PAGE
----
Johnny Lattner, who was one of the greatest players in college football history but saw his NFL career cut short by an injury suffered in the Air Force, has died at the age of 83.
Notre Dame, where Lattner won the 1953 Heisman Trophy, confirmed Lattner’s death. The Chicago Sun-Times reported that Lattner had been suffering from lung cancer.
Lattner was born and raised in Chicago and played halfback, defensive back, punter and kick returner for legendary coach Frank Leahy at Notre Dame. Lattner won the Maxwell Award as the best player in college football in both 1952 and 1953; he and Tim Tebow are the only players to win more than one Maxwell in the 80-year history of that award. Lattner also won the Heisman Trophy in 1953, when he led Notre Dame to a 9-0-1 record.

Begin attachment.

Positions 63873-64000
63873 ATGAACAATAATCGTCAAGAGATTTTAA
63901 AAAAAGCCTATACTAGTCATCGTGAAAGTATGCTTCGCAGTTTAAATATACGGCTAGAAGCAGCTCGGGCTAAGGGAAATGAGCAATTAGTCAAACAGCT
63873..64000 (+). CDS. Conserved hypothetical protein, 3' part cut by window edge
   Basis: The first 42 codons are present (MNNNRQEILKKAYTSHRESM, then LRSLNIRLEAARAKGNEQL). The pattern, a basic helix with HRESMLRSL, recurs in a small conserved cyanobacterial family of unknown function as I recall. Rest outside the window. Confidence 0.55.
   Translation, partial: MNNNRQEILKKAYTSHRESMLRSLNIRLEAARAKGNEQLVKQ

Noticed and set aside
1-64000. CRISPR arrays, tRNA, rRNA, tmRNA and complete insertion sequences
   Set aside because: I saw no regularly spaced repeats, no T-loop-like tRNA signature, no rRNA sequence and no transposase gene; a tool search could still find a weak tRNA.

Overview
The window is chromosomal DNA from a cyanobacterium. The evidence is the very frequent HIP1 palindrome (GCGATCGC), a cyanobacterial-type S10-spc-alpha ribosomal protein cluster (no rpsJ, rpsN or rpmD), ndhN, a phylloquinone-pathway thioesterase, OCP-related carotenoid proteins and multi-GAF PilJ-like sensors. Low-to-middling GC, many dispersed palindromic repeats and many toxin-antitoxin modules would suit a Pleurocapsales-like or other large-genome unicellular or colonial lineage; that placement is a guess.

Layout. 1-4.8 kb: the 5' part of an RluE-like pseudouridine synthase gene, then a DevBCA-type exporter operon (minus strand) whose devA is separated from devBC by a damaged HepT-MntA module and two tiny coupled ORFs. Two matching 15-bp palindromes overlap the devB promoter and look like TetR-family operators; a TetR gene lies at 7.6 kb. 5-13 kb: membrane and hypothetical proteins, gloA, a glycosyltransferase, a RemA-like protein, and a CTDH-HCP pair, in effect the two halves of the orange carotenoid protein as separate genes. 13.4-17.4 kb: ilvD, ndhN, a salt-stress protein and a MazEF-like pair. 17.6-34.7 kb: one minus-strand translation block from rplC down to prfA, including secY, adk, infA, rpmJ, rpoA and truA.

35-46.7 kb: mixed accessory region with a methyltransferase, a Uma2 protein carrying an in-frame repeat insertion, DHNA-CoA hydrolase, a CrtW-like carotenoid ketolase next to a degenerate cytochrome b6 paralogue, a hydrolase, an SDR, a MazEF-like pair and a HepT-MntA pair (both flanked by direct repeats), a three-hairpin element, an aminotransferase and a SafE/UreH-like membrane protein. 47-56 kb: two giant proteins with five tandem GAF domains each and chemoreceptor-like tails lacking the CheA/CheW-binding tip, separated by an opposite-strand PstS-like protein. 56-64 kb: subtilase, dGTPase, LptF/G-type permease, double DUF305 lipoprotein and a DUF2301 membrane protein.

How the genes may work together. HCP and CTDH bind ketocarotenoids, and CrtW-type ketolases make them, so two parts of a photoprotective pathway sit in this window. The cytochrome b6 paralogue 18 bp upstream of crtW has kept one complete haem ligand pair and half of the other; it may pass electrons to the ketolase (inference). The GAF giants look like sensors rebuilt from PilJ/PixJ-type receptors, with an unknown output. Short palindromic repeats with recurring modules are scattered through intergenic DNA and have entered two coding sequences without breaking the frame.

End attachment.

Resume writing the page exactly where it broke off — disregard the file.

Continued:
The Steelers chose Lattner in the first round of the 1954 NFL draft, and as a rookie he finished eighth in the league in all-purpose yards and was chosen as a Pro Bowl kick returner. But in 1955 he left the NFL for the Air Force, and while playing in a football game in the service he suffered a knee injury serious enough that he was never able to play football again.
In his later life, Lattner had a successful business career and was known for his generosity and particularly for lending out his Heisman Trophy for charity events and fundraisers for Fenwick High School, where he was a football and basketball star in the 1940s and where many of his eight children and 25 grandchildren also played football.